Alzheimer disease (AD) is the leading cause of age-related dementia, affecting over 5 million people in the United States alone. Unfortunately, current therapies are largely palliative and several promising drug candidates have failed in late-stage clinical trials. Hence, there is an urgent need to improve our understanding of the mechanisms that drive the development and progression of AD. As the primary innate immune cell of the brain, microglia have been implicated in the pathogenesis of AD for several decades. But precisely how microglia contribute to AD and the degree to which this changes with disease duration remains unclear. Recent genetic studies have uncovered several AD risk genes that are highly expressed in microglia. By studying these genes in induced pluripotent stem cell (iPSC)-derived human microglia, we and others aim to advance our understanding of both the normal and disease-associated functions of these AD risk genes. One recently discovered mutation occurs in the microglia-enriched gene PLCG2 (Phospholipase C Gamma 2) and codes for a protective allele associated with a reduced chance of developing AD. This mutation is particularly interesting as PLCG2 encodes a transmembrane signaling enzyme that plays a critical role in calcium signaling. Calcium signaling is in turn central to nearly every facet of microglial function including phagocytosis, directed migration, inflammasome activation, and induction of two master regulators of immune gene transcription; NFAT and NfkB. We therefore propose to use CRISPR gene editing to produce isogenic iPSCs that express the AD protective mutation in PLCG2. We will then differentiate these cells into microglia and examine the impact of PLCG2 manipulations on microglial gene expression, calcium signaling and function. By combining CRISPR gene editing, microglial differentiation, and a novel chimeric model of AD we aim to overcome several critical barriers to microglial research and determine the impact of PLCG2 mutations on human microglial gene expression and function both in vitro and in vivo. !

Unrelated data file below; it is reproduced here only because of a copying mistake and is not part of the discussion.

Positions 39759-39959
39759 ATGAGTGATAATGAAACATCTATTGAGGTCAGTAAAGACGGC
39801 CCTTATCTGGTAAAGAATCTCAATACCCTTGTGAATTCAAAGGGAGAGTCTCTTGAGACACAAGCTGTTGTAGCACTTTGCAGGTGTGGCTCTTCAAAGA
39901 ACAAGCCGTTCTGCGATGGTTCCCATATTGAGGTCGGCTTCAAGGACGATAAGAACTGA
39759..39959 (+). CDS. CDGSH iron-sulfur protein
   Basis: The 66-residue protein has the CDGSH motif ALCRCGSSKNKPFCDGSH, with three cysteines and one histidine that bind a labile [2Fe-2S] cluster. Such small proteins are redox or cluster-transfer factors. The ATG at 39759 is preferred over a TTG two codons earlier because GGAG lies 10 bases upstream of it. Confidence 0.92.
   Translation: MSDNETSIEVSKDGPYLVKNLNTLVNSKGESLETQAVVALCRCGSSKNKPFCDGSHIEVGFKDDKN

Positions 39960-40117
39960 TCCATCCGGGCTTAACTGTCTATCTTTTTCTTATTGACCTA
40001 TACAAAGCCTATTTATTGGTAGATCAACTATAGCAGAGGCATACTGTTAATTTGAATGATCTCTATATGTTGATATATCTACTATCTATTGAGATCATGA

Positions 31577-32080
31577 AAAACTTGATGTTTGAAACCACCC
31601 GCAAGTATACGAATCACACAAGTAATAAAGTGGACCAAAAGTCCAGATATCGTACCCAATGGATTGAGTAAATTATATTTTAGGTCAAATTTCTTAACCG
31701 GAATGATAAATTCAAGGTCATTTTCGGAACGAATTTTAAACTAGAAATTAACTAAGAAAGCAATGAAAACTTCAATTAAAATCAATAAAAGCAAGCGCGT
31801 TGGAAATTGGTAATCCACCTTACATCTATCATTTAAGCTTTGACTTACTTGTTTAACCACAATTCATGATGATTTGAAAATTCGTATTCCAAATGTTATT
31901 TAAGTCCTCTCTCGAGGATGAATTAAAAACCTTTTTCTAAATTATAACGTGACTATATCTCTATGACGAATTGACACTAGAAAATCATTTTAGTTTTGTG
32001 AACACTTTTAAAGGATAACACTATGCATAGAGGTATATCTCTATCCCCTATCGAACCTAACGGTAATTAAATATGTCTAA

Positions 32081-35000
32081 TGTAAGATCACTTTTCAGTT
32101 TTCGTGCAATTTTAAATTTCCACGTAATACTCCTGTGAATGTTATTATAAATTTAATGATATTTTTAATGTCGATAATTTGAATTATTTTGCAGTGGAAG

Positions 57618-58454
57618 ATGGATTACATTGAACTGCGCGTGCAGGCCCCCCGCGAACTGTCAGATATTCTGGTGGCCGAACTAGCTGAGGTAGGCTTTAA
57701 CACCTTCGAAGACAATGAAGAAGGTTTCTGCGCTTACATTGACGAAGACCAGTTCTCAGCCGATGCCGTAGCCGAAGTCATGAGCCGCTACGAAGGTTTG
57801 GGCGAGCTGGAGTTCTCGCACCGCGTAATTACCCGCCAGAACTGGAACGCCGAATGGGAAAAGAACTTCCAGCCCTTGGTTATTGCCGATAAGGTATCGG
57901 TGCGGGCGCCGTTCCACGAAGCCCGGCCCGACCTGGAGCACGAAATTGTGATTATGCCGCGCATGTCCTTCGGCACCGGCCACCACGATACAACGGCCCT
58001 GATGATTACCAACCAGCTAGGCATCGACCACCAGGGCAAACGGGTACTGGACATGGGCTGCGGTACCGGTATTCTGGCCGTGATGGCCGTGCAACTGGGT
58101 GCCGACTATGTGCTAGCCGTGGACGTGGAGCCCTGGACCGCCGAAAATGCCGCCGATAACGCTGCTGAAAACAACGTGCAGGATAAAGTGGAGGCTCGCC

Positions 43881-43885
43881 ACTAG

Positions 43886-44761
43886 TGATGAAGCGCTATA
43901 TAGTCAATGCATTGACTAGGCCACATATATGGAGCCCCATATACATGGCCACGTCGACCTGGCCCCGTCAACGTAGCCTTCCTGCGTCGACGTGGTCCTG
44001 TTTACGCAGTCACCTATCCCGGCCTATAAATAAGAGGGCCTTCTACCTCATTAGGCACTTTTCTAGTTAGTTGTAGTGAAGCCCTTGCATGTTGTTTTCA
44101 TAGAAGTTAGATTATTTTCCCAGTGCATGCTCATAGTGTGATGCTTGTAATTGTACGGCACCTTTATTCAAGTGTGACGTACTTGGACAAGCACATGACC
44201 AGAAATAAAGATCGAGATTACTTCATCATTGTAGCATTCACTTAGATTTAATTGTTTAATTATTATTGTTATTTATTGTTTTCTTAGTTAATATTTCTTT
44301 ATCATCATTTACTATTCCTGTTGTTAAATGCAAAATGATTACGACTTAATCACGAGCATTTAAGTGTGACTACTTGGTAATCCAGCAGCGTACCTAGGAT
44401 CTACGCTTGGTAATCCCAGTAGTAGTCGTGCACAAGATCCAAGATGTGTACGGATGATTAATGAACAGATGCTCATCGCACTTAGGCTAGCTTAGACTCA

Microglia are strongly implicated in the pathogenesis of Alzheimer's Disease (AD) and recent genomic studies have identified a coding mutation in the microglial-enriched gene PLCG2 that reduces the chance of developing AD. Yet precisely how PLCG2 and this protective mutation influence human microglial function and the development of AD remains unknown. Here, we will combine CRISPR gene editing of AD and control induced pluripotent stem cells, microglial differentiation, calcium imaging, and a novel chimeric model of AD to determine the impact of PLCG2 mutations on human microglial gene expression and function both in vitro and in vivo.! !